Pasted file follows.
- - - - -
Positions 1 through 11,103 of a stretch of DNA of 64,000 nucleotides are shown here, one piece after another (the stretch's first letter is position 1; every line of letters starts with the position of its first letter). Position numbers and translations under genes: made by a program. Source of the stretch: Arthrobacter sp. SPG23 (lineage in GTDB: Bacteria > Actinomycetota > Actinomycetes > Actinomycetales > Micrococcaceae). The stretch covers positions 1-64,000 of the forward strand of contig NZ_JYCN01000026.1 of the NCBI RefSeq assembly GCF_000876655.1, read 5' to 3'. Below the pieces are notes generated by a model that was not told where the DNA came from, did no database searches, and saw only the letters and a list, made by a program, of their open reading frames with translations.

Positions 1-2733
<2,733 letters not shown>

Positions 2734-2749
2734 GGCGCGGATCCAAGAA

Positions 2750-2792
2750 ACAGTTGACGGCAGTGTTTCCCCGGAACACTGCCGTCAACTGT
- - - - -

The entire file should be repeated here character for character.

Positions 1 through 11,103 of a stretch of DNA of 64,000 nucleotides are shown here, one piece after another (the stretch's first letter is position 1; every line of letters starts with the position of its first letter). Position numbers and translations under genes: made by a program. Source of the stretch: Arthrobacter sp. SPG23 (lineage in GTDB: Bacteria > Actinomycetota > Actinomycetes > Actinomycetales > Micrococcaceae). The stretch covers positions 1-64,000 of the forward strand of contig NZ_JYCN01000026.1 of the NCBI RefSeq assembly GCF_000876655.1, read 5' to 3'. Below the pieces are notes generated by a model that was not told where the DNA came from, did no database searches, and saw only the letters and a list, made by a program, of their open reading frames with translations.

Positions 1-2733
<2,733 letters not shown>

Positions 2734-2749
2734 GGCGCGGATCCAAGAA

Positions 2750-2792
2750 ACAGTTGACGGCAGTGTTTCCCCGGAACACTGCCGTCAACTGT